Mick Brandenberger

The Painter of Curved Space


A realist who sees their scene literally standing before them would be able to predict with reasonable clarity the finale image of their painting. I have no such clarity. Instead I will struggle towards creating a definite image by using experience, intuition and heavy doses of fantasy as guides towards this completion. Only as completion nears does the clarity of the image emerge. This approach is called the emerging image.
Let us begin understanding this emerging image approach by viewing seven steps at work with the painting Which Time.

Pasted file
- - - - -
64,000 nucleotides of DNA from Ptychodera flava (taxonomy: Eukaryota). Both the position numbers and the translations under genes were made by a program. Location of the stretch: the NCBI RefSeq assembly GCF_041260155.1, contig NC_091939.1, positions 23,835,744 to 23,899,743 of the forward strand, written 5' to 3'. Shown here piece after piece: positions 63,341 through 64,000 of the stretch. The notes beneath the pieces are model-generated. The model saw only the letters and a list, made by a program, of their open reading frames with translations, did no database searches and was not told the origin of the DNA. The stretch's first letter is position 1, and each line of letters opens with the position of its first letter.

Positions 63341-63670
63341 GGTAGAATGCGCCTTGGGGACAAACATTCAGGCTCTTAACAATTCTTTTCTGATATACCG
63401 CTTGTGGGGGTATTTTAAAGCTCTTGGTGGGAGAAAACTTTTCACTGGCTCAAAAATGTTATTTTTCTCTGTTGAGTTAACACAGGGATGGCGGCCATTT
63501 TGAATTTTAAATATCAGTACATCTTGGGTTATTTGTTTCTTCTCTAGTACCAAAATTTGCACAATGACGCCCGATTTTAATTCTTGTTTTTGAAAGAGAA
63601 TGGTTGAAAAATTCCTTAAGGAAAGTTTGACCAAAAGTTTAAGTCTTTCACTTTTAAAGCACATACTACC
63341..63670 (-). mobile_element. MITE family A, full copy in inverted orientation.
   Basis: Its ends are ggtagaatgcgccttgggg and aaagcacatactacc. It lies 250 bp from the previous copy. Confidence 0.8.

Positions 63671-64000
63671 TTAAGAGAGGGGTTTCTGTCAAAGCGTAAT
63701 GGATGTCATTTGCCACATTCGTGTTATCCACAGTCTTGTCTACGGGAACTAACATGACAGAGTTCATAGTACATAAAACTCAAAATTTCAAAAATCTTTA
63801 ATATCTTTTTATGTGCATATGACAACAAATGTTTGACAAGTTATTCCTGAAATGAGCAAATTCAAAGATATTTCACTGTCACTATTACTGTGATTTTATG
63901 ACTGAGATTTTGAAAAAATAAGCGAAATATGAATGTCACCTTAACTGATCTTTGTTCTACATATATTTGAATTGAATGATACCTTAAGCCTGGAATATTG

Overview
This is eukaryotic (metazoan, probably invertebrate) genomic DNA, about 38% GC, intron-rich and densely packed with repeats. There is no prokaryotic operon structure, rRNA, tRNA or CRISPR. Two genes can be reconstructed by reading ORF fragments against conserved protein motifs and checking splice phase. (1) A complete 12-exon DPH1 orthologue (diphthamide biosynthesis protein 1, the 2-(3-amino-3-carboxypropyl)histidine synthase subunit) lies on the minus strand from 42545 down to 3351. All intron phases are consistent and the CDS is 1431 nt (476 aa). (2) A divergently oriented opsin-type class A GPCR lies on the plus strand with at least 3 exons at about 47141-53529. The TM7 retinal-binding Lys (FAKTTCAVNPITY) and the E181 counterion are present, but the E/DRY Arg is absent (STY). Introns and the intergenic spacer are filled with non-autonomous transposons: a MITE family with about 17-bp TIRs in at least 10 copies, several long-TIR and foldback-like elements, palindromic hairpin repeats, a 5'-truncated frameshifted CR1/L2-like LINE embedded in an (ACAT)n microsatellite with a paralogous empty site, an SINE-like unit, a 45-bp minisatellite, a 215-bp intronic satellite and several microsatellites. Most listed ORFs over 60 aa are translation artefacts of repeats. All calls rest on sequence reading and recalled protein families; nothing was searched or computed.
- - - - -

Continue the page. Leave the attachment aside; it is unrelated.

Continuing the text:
First Step Frequently after finishing a painting session I will use the remaining paint in an exploratory sketch. I feel very comfortable with brush and color. I am probably more of a Rubenist than a Poussinist. The above is such an image done in about 15 minutes. The first daubs of paint, now covered by paint, were merely challenges to my imagination in that they did not represent any concrete object. Again they were just smears of colors on a paper that within 3 minutes or so suggested to me a landscape configuration. At this moment a vague direction is sensed and the adventure takes its first step. Light effects, colors, natural forces of gravity, geological formations, flora and the like then begin to emerge as seen in this quick alkyd sketch above.